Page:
This is a mental health issue clearly. This is not a misogyny or misandry issue. Men can be assholes, but so can women. Love-scorned people of both genders have committed horrible acts against others.

To top it off, the article is factually inaccurate. The statistics he mentions are out dated. Newer studies are showing that victims of rape and domestic violence are closer to equal when divided by gender, not the 8 out of 10 numbers he used. The newer numbers take under reporting into consideration where men are discouraged from reporting, cases where by definition of local law men can not be raped, etc.

My heart really does go out to the families of the women, and men, that were killed or injured by Elliott Rogers. We need to stand together as men and women to do something about it and work on the real cause. The kid was mentally ill. He happened to be a misogynist asshole, but that that didn't cause him to go kill people.

Comment: It's about time! (Score 1) 626

by jjhall (#47049877) Attached to: Driverless Cars Could Cripple Law Enforcement Budgets

All I have to say on the subject can be summed up with one word: Good!

Speeding is a BS racket anyway. Speed alone never hurt anyone contrary to what the current ad campaigns say. Excessive speed for the conditions and/or vehicle is the problem. Someone going 85 in a 65 MPH zone on a straight freeway with light traffic on a bright sunny day isn't going to magically cause an accident. Someone doing 45 in that same 65 MPH zone on a rainy day in heavy traffic could kill someone.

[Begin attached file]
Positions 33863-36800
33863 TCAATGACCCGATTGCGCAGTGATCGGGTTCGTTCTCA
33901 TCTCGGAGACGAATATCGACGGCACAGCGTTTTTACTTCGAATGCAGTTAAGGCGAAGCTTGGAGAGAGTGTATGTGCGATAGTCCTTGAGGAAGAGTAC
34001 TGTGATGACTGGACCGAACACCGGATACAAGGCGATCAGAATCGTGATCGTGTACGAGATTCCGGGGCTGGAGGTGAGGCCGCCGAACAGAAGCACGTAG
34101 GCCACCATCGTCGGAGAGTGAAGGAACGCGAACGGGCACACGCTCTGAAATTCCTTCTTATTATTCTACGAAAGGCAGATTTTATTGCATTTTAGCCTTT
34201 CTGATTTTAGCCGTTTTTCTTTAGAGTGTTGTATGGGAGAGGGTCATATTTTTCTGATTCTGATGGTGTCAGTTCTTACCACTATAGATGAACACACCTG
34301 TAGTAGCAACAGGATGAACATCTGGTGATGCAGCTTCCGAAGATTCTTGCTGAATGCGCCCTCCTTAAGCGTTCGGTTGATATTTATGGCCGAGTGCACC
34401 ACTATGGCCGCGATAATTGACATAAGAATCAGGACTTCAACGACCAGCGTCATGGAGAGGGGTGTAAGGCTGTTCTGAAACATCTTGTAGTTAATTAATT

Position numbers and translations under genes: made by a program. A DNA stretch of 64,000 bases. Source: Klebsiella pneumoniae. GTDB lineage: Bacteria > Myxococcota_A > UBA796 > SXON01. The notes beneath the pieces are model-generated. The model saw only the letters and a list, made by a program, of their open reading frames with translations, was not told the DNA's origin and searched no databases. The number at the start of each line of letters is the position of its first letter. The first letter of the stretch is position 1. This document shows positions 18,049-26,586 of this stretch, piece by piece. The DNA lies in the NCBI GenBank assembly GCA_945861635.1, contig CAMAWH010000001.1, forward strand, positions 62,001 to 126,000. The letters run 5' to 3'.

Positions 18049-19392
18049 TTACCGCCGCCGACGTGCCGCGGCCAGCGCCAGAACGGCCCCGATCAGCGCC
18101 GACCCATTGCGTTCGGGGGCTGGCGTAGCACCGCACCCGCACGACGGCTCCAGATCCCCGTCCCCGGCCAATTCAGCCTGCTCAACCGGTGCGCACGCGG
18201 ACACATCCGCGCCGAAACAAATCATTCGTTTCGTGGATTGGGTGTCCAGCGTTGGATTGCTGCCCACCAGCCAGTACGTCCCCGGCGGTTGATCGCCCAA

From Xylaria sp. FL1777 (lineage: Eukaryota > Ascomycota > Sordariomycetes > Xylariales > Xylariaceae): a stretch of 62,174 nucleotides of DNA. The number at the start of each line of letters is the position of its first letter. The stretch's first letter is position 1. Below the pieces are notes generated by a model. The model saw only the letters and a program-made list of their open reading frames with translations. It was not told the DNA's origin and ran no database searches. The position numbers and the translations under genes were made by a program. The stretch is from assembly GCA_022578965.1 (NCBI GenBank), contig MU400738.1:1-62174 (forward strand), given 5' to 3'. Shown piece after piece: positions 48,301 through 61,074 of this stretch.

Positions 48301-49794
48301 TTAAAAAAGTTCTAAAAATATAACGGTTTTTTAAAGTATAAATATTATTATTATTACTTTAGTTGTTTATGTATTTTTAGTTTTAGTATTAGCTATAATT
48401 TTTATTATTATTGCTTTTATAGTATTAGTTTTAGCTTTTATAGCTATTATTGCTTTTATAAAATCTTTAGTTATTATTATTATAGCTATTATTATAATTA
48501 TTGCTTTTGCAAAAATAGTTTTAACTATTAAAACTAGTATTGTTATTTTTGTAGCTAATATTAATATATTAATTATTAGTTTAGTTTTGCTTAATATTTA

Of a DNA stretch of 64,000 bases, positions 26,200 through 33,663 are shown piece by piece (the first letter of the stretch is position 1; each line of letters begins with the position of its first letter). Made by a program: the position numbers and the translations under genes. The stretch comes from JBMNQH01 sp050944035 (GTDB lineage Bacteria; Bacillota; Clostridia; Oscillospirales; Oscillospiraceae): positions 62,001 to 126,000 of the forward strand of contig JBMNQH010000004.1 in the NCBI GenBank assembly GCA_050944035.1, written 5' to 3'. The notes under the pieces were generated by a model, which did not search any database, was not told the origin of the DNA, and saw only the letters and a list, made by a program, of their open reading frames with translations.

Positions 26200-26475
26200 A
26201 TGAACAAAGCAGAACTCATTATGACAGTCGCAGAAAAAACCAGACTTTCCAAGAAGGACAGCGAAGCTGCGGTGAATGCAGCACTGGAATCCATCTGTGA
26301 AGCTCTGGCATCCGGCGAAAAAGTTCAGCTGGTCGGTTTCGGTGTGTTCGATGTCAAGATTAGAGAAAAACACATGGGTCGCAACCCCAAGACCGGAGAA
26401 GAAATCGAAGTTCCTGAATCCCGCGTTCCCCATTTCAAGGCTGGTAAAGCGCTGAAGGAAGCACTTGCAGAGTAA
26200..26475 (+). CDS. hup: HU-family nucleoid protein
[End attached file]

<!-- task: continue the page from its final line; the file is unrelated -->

I've always thought there needs to be a definite separation from the funds from traffic tickets to the agencies and municipalities that enforce them. Traffic fines should not be a profit center to fund anything, except maybe better driver's education (or more mandatory classes for habitual offenders) to reduce the infractions. Our police departments are supposed to be there for our protection, to serve us. They aren't supposed to be revenue collectors for alternative taxes. I hate seeing police officers sitting somewhere running radar/laser speed checks when they should be out patrolling to reduce overall crime.

Automating the majority of our transportation infrastructure will allow us to let the police focus on what they should be focused on, and if we get to cut some fat from the departments in the process so be it.

Comment: Re:Late on all fronts (Score 1) 210

by jjhall (#46894377) Attached to: Target Moves To Chip and Pin Cards To Boost Security

I remember reading a magazine article (possibly even an ad) years back with some company touting this exact technology. It went so far as to mask the card number itself or even allowing selection of multiple card numbers based on the buttons. Sadly I never saw anything past that initial piece.